FIG. 6 is a functional block diagram of a successive approximation analog-to-digital converter of the electronic unit of FIG. 5.

FIG. 7 is a functional block diagram of a second embodiment of an electronic unit of the distance-measurement apparatus.

FIGS. 8A, 8B, and 8C form a flow chart that illustrates a method performed by the microprocessor of FIGS. 5 and 7 to cause the distance-measurement apparatus to perform distance measurements.

FIG. 9 is a perspective view of a first embodiment of a target that can be used in connection with the distance-measurement apparatus.

FIG. 10 illustrates a preferred reflective surface of the target of FIG. 9.

FIG. 11 is a perspective view of a second embodiment of a target that can be used in connection with the distance-measurement apparatus.

FIG. 12 is a flow chart that illustrates how a user interacts with an enhanced viewfinding system.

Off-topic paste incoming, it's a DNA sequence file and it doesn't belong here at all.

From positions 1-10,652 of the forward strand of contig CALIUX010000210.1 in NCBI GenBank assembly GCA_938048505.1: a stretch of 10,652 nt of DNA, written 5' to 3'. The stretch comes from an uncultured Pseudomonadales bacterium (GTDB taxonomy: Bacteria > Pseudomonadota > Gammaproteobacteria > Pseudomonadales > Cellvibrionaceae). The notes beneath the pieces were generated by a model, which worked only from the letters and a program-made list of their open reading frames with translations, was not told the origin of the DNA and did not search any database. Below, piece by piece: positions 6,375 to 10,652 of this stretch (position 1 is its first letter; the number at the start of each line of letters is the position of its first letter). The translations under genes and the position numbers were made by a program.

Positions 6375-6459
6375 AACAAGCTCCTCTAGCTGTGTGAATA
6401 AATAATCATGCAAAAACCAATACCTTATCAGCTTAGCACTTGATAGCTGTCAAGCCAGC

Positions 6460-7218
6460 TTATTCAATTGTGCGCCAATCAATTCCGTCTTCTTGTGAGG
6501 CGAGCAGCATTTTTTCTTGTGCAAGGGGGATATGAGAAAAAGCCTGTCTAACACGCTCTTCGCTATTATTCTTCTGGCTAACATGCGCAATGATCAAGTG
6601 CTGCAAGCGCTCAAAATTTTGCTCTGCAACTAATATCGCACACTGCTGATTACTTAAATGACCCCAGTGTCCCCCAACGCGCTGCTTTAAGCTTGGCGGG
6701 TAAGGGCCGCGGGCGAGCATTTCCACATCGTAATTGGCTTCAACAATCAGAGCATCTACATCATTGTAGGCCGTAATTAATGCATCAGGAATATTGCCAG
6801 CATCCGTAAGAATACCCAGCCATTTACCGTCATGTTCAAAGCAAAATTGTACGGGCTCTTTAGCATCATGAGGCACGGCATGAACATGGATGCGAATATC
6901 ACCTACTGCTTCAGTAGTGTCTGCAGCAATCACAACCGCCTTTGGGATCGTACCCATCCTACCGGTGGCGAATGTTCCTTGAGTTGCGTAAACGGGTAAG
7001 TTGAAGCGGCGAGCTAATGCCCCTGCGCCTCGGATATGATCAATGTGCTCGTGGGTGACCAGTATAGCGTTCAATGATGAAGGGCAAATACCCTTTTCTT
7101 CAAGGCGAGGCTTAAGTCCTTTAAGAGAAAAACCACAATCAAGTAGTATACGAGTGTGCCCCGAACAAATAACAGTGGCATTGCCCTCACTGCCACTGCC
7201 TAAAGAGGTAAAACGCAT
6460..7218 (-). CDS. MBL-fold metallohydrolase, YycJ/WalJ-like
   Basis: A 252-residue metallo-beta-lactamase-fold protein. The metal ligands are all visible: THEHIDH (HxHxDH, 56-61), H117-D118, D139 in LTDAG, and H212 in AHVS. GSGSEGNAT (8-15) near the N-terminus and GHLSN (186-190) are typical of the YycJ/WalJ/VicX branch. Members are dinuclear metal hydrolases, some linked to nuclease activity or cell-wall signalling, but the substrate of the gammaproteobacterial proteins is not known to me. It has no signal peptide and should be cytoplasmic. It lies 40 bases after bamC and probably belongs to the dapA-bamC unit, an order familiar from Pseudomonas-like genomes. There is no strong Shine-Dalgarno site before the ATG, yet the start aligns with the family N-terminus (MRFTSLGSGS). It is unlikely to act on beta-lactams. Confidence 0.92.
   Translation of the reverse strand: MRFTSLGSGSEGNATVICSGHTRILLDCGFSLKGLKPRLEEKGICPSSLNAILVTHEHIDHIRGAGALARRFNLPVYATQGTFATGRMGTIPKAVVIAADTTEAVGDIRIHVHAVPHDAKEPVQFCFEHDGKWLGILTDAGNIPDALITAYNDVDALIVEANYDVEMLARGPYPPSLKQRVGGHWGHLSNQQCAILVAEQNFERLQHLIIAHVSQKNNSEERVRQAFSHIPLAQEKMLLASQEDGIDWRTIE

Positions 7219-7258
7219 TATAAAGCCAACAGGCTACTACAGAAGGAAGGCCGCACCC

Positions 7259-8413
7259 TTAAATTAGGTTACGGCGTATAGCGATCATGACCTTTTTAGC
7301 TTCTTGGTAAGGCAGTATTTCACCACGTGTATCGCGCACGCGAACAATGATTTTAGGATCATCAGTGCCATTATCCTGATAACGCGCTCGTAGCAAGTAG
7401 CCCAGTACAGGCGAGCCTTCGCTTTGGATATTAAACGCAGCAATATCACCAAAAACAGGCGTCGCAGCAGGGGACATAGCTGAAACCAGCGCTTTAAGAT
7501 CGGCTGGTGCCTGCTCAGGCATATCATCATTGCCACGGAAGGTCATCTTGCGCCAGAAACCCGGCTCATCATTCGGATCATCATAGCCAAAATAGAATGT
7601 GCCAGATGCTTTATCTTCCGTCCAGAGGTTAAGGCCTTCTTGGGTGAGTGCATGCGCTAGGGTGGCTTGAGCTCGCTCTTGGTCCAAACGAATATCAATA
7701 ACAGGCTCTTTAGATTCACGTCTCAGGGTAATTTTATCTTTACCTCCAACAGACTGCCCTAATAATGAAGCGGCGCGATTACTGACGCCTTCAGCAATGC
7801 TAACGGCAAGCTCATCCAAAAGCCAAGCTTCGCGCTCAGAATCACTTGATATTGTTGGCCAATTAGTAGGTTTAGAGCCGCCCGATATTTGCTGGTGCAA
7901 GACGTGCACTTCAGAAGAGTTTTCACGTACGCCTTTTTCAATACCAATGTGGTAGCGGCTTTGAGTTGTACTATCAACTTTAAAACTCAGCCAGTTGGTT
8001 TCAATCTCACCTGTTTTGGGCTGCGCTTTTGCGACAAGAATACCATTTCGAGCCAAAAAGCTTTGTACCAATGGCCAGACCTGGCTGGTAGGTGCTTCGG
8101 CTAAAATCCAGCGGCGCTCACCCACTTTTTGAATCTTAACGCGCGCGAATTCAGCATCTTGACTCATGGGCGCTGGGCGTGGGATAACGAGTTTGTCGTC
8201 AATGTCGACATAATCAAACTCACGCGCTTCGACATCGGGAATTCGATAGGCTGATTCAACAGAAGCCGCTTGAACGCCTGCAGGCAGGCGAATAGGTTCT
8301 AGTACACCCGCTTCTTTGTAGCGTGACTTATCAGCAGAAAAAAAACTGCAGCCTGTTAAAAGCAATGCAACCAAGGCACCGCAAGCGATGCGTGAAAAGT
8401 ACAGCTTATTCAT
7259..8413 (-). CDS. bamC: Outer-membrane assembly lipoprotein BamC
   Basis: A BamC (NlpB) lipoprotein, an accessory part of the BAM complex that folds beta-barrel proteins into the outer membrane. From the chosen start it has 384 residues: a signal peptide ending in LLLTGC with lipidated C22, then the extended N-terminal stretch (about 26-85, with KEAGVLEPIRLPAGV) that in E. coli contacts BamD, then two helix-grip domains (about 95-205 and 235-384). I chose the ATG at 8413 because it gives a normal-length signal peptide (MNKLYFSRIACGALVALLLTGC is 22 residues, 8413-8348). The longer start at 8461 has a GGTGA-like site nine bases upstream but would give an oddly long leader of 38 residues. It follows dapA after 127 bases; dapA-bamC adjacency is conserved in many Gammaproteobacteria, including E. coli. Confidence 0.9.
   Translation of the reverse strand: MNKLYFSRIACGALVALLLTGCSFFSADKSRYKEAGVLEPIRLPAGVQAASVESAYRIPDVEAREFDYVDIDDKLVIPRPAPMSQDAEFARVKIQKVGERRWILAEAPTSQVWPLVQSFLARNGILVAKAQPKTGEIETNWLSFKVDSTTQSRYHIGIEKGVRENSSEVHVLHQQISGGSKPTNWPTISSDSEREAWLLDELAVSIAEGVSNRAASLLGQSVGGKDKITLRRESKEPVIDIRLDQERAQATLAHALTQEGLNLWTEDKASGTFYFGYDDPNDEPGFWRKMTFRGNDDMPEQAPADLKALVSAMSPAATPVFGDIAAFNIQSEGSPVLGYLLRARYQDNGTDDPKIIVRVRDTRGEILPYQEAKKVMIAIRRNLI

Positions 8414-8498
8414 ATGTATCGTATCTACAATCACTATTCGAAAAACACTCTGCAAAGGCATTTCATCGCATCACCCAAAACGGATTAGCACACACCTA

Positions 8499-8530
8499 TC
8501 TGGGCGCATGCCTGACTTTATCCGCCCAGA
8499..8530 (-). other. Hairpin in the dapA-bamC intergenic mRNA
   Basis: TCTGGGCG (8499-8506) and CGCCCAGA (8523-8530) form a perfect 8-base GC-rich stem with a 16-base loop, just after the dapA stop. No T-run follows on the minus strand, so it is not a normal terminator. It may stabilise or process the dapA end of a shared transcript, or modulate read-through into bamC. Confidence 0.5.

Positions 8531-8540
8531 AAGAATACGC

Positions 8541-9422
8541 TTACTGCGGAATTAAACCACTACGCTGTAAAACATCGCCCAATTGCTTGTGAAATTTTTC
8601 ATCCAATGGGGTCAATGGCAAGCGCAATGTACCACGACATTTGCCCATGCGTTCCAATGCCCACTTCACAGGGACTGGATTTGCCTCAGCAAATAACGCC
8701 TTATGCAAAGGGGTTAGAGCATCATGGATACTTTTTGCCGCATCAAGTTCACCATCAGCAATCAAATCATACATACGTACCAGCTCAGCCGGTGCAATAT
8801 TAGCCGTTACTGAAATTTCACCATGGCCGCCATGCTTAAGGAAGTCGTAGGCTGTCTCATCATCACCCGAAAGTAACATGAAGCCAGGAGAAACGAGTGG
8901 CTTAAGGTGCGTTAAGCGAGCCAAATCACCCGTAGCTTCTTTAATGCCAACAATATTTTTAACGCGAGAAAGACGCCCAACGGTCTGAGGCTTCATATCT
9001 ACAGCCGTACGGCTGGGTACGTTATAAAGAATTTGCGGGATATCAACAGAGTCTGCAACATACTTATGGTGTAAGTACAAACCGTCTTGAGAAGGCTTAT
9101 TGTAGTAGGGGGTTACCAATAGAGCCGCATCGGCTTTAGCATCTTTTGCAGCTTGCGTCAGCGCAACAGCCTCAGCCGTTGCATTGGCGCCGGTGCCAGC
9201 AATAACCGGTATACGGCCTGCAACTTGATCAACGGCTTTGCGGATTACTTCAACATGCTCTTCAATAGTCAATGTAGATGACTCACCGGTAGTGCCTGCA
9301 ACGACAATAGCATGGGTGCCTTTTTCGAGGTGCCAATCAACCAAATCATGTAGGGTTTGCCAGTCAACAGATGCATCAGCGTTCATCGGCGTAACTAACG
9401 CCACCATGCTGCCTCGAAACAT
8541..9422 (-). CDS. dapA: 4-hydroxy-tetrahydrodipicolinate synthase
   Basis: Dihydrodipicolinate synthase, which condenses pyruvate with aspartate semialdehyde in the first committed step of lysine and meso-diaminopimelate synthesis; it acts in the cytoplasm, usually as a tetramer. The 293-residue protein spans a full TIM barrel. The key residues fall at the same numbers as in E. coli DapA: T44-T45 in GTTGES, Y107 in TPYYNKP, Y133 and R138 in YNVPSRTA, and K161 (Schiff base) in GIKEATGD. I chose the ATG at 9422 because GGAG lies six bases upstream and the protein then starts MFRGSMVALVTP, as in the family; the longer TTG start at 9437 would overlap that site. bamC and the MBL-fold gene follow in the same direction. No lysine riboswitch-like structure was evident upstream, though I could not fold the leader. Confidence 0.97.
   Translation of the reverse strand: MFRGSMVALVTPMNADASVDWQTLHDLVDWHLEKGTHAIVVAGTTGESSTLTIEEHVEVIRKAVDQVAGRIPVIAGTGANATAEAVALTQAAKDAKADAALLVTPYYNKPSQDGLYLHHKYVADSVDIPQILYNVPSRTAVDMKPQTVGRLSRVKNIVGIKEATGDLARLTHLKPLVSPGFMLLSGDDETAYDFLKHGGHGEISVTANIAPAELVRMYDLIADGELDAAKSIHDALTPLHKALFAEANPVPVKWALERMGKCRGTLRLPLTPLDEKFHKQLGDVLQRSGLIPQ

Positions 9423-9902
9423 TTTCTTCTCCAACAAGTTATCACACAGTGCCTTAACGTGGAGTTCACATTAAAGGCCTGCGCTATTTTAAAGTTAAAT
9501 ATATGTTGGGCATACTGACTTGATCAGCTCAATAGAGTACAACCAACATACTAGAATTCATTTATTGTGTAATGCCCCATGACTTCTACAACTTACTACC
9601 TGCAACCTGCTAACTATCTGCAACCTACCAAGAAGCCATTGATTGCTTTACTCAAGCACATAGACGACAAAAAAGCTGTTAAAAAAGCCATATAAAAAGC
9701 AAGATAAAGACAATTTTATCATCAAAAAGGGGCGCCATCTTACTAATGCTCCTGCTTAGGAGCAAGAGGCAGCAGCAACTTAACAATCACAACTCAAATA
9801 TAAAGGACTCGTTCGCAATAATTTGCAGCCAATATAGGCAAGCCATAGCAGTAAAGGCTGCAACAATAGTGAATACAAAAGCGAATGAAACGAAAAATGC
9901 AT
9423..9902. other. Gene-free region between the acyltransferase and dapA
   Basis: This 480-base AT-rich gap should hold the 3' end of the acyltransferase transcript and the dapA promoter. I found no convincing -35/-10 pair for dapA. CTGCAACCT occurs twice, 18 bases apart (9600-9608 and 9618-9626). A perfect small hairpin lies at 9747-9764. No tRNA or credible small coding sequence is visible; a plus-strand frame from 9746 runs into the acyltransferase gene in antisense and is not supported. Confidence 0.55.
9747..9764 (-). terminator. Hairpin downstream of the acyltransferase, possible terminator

FIG. 13 is a flow chart that illustrates a method performed by the microprocessor of FIGS. 5 and 7 to implement an enhanced viewfinding system and perform distance measurements.

DETAILED DESCRIPTION OF THE PREFERRED EMBODIMENT

As illustrated in FIG. 1, a distance-measurement apparatus 100 comprises an operational end 102, a transmit lens 104, a receive lens 106, a superimposed light beam viewfinder 108, and a measure button 110.

As illustrated in FIG. 2, the distance-measurement apparatus 100 further comprises a user end 112, a range display 114, a low battery indicator 142, and a viewfinder switch 144. FIG. 2 also illustrates the viewfinder 108 and the measure button 110.

As illustrated in FIG. 3, the distance-measurement apparatus 100 further comprises a photodiode receiver 118, a laser diode 120, and an electronic unit 122. FIG. 3 also illustrates the transmit lens 104, the receive lens 106, the viewfinder 108, the range display 114, and the low battery indicator 142. As illustrated in FIG. 3, the viewfinder 108 comprises a viewfinder light 124, a reflector/window tube 126, a pivot O-ring 128, an X-axis adjustment screw 130, and a reflector/window 134.

As illustrated in FIG. 4, the viewfinder 108 further comprises a Y-axis adjustment screw 132. FIG. 4 also illustrates the viewfinder light 124, the reflector/window tube 126, the pivot O-ring 128, and the reflector/window 134.